Results are the traditional barometer of managerial popularity and Pardew will need them quickly - but he will surely feel a burden has been lifted by doing his job in an atmosphere of support and affection from a fanbase that was never afforded him at Newcastle.



Newcastle owner Mike Ashley deserves credit for refusing to bend in the face of fan protests and sack Pardew - but this may have been a matter of convenience as his manager accepted the way he wanted to run the club.

Football is strictly business to Ashley, especially at a club where he also has little affection or respect from fans. Transfer budgets were strictly controlled and prize assets such as Yohan Cabaye were always prey if the chance of a big profit came along, such as when the Frenchman was sold to Paris St-Germain last January for £19m after signing from Lille for £4.3m in June 2011.

Newcastle United's English owner Mike Ashley takes his seat before the English Premier League football match between Southampton and Newcastle United at St Mary's Stadium in Southampton
It has been suggested that no transfer funds would have been made available to Pardew in January by Newcastle owner Mike Ashley

Ashley was never going to cede control to Pardew when it came to signing players and it is believed a conversation which suggested no transfer funds would be forthcoming this January - unless of course midfielder Moussa Sissoko was sold - was part of the process that led up to this move.

Ashley, like the shrewd businessman he is, keeps his eye on the cash but at least he kept Pardew in place when many others would have bowed to demands from supporters.


Crystal Palace chairman Steve Parish will back Pardew after acting decisively to dismiss Warnock - and he will need this appointment to work as much as his new manager. Pardew will instantly be working from a position of greater power than he ever had at Newcastle.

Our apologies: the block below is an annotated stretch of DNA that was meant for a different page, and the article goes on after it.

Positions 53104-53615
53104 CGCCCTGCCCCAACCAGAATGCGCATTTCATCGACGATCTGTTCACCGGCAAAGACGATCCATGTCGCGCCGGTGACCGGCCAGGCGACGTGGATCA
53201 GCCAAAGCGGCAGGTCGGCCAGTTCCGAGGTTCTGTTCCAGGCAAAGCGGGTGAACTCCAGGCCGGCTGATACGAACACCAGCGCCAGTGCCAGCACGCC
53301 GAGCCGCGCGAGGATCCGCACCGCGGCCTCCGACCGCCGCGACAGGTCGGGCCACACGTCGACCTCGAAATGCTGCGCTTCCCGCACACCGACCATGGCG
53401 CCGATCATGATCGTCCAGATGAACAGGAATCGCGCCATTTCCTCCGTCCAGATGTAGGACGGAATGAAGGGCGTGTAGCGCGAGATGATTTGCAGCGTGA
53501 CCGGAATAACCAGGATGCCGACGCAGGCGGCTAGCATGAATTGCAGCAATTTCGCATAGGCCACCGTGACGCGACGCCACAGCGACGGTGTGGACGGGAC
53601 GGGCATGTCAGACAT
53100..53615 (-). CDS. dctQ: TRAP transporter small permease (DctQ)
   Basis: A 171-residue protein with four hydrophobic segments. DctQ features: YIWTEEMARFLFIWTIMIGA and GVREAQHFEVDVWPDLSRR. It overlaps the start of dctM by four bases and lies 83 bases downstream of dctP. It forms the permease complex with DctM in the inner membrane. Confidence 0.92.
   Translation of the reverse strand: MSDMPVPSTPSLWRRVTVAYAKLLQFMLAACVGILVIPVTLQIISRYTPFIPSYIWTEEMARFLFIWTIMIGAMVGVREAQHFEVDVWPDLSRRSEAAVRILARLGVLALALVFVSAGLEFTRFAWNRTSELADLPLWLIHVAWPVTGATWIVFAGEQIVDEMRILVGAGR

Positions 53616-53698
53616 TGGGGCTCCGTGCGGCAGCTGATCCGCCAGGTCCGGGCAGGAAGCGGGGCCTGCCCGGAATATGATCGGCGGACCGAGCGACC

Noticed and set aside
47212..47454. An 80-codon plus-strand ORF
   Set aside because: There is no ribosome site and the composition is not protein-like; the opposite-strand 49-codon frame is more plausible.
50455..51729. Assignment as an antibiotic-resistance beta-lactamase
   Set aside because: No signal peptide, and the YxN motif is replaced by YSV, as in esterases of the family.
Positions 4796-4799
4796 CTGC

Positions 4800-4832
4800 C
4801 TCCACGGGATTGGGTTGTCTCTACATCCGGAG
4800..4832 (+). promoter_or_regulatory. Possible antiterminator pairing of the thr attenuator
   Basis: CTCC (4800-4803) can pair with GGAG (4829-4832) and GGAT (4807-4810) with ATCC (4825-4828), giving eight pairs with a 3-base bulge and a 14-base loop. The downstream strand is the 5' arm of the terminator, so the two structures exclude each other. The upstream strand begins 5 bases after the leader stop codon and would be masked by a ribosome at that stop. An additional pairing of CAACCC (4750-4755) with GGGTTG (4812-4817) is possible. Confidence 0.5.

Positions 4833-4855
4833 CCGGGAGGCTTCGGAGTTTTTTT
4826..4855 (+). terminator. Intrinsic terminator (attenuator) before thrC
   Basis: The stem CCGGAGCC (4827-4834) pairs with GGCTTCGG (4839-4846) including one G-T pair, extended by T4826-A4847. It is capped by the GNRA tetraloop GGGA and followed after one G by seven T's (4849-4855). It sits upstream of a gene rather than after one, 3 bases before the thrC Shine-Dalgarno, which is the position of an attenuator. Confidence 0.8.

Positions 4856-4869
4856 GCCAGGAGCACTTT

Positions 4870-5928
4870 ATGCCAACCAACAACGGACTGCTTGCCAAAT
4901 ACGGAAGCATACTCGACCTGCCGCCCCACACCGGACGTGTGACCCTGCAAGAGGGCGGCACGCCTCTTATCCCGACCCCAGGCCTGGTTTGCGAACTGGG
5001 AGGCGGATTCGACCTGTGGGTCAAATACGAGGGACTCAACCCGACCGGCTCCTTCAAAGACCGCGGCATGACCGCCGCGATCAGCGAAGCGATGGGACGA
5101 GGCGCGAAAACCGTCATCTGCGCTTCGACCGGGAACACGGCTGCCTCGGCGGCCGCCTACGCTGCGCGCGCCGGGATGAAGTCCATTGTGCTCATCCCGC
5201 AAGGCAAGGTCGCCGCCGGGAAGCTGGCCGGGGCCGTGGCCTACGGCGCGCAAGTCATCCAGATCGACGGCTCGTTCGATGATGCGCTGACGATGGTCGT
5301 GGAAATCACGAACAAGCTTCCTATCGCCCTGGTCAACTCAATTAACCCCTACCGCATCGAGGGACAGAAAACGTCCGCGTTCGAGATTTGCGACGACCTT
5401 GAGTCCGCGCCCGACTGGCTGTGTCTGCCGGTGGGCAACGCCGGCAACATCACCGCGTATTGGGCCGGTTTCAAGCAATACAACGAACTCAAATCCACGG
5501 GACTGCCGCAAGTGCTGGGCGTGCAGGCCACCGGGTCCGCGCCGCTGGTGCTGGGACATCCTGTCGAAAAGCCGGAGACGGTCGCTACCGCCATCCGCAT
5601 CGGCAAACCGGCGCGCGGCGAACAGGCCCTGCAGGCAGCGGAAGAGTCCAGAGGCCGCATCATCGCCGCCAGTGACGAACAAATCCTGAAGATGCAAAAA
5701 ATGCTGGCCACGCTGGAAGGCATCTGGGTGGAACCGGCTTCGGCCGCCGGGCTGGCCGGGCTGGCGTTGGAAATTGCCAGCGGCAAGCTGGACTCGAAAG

Parish, a passionate Palace supporter, has had a chequered recent record and will not want history to judge him as making another poor decision - especially after circumstances surrounding the departure of Tony Pulis.

Steve Parish, co-Chairman of Crystal Palace looks on prior to the Barclays Premier League match between Queens Park Rangers and Crystal Palace at Loftus Road
Pardew would be working for a chairman who is as desperate to make a go of this as him

The chairman deserves credit for appointing Pulis last season and watched with delight as he plotted an escape from what seemed certain relegation, only for the mood to change when he left just 48 hours before the start of the new season.

Parish always denied claims the pair had a rift over transfer targets but did admit "the communication was difficult".

Warnock was a mistake, albeit a short-lived one. Pardew would be working for a chairman who is as desperate to make a go of this as him. Parish cannot afford another failure with the stakes so high.